I would like to focus on a bill that is good in principle, yet still manages to miss the point of what the public has been calling for.
I have worked on many campaigns in my life, and one of the things I have always found shocking was the fact that candidates running for statewide offices could spend their campaign funds on whatever they pleased. As shocking as it may seem, I have heard stories of candidate’s wives spending campaign funds on a new dress or donations being turned right into car payments. In many ways, the system is rife for abuse.
Rather than address this problem, Representative Keith Grover (R – Provo, District 61) has proposed HB 17, Personal Use of Campaign Funds. Catchy bill title, right? Problem is, it entirely misses the mark.
You see, HB 17 would require that campaign funds be used for campaign activities…but only for municipal elections.
So, Representative Grover would like to ensure that those running for city council spend campaign funds on a campaign; but he does not want to take any measures to hold legislators (such as himself) to the same standard. In short, the bill would require every city to come up with rules regarding campaign finance by May of 2013.
It is easy to be cynical towards HB 17 (and rightly so), but I am going to take a more positive spin. One could assume that Grover wants to get the ball rolling on campaign finance overall, and sees reform at the city level as a good starting point. Indeed, this tactic is similar to the approach Equality Utah is taking to try and spread LGBT equality laws, and it is widely accepted as a reasonable tactic to affect change. The more cynical part of me wonders if this is little more than a tactic for the GOP to technically claim that they fought for campaign finance reform. I find it interesting that the bill is written in a way that requires approval of two-thirds of both the House and Senate before it could be signed into law (as opposed to the simple majority). This too points to the fact that Grover wants to send out a bill that allows the GOP to say that they voted for campaign reform, yet still not put anything on the books.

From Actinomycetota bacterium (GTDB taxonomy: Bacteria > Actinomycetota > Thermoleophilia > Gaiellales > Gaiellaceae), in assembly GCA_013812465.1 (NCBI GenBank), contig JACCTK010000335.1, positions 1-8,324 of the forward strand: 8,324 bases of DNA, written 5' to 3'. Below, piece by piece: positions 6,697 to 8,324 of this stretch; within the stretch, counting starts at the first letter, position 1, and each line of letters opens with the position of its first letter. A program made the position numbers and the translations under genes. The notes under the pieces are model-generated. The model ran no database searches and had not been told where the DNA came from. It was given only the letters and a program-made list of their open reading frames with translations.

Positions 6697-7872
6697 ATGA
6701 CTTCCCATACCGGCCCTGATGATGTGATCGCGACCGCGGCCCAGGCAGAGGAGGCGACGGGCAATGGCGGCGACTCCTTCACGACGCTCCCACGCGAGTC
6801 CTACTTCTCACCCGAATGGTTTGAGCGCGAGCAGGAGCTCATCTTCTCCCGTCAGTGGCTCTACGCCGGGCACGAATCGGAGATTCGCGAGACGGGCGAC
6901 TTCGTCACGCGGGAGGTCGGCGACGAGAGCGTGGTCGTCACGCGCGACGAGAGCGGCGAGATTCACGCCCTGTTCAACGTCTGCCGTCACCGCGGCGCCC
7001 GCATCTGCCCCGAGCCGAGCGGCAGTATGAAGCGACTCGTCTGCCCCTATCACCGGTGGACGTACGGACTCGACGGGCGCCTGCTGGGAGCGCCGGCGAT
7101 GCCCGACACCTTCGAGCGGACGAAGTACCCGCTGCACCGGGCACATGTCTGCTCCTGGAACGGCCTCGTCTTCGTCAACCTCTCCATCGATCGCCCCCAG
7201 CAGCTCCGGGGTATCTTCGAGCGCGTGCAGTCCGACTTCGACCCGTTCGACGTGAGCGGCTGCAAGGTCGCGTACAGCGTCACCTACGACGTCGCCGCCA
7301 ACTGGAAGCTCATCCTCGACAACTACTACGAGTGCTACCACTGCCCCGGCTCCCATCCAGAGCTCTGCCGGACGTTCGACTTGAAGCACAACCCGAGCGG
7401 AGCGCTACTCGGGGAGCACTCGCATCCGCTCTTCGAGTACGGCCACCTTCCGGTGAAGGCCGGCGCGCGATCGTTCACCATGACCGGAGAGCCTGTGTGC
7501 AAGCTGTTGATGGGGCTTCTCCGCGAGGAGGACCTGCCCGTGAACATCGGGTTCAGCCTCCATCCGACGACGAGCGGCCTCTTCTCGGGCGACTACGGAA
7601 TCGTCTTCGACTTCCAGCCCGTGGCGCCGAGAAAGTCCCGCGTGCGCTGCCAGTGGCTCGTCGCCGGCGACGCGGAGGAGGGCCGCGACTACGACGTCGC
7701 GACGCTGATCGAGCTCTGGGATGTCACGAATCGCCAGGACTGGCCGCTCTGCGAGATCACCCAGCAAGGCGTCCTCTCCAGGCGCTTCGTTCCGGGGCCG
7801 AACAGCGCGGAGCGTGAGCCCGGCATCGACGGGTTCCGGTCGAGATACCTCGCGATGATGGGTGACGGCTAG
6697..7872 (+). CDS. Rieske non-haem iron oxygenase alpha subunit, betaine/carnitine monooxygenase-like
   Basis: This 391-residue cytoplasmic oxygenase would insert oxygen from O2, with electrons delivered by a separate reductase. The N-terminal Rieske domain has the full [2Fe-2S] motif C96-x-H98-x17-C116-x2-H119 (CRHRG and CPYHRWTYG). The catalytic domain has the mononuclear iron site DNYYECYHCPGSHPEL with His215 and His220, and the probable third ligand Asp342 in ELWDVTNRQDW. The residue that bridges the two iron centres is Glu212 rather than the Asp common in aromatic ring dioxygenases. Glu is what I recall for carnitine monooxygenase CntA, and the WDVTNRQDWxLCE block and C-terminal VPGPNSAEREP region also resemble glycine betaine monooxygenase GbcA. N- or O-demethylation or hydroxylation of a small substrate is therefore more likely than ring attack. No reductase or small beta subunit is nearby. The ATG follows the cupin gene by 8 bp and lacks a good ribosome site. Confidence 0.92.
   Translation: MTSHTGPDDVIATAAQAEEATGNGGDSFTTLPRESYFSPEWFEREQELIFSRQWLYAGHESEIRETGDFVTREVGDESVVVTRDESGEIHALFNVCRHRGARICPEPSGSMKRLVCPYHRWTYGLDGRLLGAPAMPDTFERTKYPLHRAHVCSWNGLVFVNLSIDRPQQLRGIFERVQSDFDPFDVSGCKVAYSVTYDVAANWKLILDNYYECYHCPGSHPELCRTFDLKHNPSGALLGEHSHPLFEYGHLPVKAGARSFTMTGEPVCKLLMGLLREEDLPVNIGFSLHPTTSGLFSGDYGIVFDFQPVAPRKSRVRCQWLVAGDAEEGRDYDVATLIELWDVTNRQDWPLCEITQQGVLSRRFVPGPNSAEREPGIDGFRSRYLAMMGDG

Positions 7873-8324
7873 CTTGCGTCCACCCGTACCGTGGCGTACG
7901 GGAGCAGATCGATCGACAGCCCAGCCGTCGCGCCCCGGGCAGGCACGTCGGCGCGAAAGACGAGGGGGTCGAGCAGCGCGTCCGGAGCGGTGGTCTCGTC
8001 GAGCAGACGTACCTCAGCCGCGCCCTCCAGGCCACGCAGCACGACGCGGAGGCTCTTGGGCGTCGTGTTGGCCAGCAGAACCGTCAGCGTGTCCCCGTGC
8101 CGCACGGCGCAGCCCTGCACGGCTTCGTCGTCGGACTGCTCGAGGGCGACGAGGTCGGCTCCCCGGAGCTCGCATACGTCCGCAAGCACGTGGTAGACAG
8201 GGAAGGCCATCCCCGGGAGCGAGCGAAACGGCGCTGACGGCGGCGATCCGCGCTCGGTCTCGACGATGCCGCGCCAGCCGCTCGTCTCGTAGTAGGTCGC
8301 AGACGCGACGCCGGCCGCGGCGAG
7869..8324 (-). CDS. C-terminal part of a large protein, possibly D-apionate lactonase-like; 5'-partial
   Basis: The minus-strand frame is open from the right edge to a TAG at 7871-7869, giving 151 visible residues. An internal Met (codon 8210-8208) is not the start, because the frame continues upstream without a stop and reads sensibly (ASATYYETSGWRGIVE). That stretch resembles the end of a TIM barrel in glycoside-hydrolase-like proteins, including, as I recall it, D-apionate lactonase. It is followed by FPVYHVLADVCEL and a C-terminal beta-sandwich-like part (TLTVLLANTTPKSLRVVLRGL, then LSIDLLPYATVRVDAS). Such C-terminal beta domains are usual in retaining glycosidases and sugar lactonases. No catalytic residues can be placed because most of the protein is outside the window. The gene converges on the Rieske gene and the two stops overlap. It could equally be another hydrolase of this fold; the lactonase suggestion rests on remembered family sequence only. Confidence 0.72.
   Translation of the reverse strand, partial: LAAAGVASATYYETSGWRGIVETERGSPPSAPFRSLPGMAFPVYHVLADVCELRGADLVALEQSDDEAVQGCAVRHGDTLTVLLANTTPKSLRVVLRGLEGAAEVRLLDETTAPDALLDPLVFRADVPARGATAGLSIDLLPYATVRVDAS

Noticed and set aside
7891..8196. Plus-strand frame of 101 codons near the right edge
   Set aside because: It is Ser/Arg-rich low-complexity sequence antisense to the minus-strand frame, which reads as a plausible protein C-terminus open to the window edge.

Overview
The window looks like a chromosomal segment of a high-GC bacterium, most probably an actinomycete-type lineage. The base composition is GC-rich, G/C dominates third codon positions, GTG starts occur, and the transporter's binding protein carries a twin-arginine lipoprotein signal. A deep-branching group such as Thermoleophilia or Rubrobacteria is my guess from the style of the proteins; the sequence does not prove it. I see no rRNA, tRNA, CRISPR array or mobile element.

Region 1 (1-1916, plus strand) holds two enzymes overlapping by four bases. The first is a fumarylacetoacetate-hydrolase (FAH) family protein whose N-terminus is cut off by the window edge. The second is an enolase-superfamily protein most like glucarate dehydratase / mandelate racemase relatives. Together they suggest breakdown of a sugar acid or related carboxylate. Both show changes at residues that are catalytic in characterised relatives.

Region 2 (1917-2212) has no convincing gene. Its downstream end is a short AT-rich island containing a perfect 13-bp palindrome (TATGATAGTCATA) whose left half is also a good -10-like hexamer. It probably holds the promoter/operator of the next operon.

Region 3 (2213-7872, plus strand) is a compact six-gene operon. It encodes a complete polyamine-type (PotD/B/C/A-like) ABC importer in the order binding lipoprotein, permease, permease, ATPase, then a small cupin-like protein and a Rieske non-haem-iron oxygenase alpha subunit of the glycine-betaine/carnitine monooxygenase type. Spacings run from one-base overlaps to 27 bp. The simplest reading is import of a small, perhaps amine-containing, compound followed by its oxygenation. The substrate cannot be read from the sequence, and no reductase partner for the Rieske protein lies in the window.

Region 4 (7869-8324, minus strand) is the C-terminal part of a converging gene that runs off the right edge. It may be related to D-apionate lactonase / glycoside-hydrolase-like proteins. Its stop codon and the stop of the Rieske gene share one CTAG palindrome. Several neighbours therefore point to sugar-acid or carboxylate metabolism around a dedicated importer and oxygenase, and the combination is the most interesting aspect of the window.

In many ways, this is a classic conundrum bill for me. On the one hand, I am all for campaign finance reform, but it is easy to question the motives behind the bill. I worry that this type of law will lead to a hodgepodge of campaign laws that would make it next to impossible for any sort of uniform law to be adopted down the road. This lack of uniformity could cause lawmakers to be hesitant to adopt any sort of statewide campaign finance law, if only because they view the newly created system as a mess – a mess they, themselves, created. I would feel far more comfortable if some sort of legislative intent were added to the bill to ensure that this is not the intent of the law.
Without an overhaul, I honestly don’t know if I can support this legislation. It could create a large mess for cities both large and small, and, frankly, does little to fix the real problem – namely, state level elected officials taking as much money as they want with little oversight.
To contact Rep. Grover, Click Here or call 801-319-0170
Impact on Average Utahn:
High Impact 5 . 4 . 3 . 2 . 1 . 0 No Impact
Necessary 5 . 4 . 3 . 2 . 1 . 0 Unnecessary
Great Bill 5 . 4 . 3 . 2 . 1 . 0 . -1 . -2 . -3 . -4 . -5 Poor Bill